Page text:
January rain nearly eliminates Indiana's drought

The 2012 drought forced farmers to plow fields early and lose crops.

January's rain has nearly wiped out Indiana's drought, according to the State Climate Office at Purdue University.

That's good news for farmers who have been hoping for winter precipitation to recharge the soil with moisture needed for spring planting.

More rain is in the forecast this week, and the outlook for early spring is encouraging. Last summer's La Niña pattern led to record drought. So far this year, there is a Pacific Ocean neutral weather pattern - meaning neither El Niño nor La Niña will be a factor.

The latest monthly report from the National Oceanic and Atmospheric Administration predicts a cool February with equal chances of above-normal, normal or below-normal precipitation. Further ahead, the outlook through April - a busy month for farmers planting their crops - favors above-normal precipitation.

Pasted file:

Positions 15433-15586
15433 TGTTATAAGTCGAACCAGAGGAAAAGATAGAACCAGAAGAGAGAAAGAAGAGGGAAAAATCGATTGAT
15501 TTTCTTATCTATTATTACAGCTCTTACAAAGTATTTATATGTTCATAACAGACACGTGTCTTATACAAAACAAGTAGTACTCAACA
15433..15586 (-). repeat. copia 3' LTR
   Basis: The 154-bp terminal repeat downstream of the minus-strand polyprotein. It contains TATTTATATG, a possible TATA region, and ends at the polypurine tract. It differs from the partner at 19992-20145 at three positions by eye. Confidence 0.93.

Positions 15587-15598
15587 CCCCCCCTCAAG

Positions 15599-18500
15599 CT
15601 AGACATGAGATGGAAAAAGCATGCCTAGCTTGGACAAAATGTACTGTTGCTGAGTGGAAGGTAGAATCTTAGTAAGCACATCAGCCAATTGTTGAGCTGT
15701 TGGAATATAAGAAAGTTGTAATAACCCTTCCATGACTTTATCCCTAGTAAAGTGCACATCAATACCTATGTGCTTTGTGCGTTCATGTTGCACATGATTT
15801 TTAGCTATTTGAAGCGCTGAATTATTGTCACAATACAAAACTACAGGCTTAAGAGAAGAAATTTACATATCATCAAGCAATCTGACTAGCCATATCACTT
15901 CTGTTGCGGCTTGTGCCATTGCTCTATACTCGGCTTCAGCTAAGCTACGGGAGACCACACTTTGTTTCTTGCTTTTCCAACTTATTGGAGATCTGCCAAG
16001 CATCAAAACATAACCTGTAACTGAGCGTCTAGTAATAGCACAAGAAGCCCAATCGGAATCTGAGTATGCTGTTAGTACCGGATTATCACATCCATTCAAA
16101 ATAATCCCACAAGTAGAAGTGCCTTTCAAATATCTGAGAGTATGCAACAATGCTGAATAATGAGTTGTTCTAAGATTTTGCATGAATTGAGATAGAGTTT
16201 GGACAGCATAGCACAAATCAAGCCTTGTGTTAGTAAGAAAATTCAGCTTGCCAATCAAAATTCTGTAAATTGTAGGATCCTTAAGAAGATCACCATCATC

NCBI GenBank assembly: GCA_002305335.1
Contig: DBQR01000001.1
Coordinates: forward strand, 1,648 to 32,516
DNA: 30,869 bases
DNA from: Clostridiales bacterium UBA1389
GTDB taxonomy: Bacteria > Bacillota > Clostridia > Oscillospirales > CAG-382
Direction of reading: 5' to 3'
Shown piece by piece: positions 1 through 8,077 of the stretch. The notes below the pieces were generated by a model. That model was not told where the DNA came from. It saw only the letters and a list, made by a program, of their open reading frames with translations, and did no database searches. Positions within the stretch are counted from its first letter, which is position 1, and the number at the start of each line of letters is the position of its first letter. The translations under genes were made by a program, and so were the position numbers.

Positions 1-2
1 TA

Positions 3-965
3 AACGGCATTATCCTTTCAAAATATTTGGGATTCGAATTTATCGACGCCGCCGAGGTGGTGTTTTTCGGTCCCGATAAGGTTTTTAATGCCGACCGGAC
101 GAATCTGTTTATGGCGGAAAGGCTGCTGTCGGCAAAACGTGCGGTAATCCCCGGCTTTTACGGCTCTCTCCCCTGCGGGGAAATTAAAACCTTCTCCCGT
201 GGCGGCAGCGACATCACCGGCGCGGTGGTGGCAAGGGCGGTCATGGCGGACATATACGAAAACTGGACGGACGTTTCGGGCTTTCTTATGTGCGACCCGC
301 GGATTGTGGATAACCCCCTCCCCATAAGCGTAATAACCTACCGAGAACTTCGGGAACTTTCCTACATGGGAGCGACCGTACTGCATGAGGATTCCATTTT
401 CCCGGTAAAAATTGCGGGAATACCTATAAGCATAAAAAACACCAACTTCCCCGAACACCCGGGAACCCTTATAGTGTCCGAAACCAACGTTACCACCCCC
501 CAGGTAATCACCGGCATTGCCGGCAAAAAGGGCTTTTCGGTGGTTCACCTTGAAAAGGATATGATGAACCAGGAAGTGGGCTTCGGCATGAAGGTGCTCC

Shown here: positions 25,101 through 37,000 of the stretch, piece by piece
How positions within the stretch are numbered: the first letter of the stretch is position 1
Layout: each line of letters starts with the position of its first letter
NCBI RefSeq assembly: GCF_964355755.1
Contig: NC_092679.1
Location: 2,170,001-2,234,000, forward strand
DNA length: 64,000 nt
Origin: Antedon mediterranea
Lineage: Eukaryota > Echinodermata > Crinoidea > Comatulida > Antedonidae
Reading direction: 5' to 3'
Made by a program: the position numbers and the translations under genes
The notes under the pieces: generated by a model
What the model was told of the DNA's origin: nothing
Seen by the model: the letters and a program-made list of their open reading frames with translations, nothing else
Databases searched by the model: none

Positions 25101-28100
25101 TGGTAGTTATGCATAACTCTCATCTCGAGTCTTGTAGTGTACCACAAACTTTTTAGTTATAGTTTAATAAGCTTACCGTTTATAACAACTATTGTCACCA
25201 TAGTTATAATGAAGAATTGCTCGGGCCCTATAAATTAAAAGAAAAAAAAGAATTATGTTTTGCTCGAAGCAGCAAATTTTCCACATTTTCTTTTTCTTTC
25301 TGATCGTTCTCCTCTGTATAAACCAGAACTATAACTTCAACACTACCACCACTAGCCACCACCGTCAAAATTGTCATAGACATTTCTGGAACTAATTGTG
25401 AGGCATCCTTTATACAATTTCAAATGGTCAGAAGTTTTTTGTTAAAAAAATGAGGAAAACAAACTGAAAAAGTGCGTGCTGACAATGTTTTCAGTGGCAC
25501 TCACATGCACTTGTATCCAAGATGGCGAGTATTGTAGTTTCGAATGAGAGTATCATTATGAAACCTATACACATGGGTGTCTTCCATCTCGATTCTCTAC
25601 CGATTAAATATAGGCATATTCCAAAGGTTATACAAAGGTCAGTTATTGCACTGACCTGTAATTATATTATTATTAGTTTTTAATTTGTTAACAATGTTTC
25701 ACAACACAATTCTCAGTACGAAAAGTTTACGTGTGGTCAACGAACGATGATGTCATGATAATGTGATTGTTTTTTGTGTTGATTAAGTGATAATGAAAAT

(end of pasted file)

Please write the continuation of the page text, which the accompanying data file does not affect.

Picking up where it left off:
The drought persisted through November and December until a warm-up Jan. 8-12 melted snowpacks and allowed the ground to thaw. According to the climate office, light rain fell every day during the warm spell and became heavy on Jan. 13, with as much as six inches of rain for the week in the extreme southwest counties. Other Indiana counties saw one to three inches of rain, except for extreme northwest Indiana. That rain led to river flooding in some spots.

The latest drought monitor map shows the impact of the rain.

Abnormally dry conditions - the lowest level of dryness - that had persisted in central and southern Indiana have been erased. The area of moderate drought - the first level of drought - in the north has shrunk to just a few northwestern counties. That area needs about three inches of rain to return to normal. Northeastern Indiana has improved from moderate drought conditions to abnormally dry. It needs about 1.5 inches of rain.


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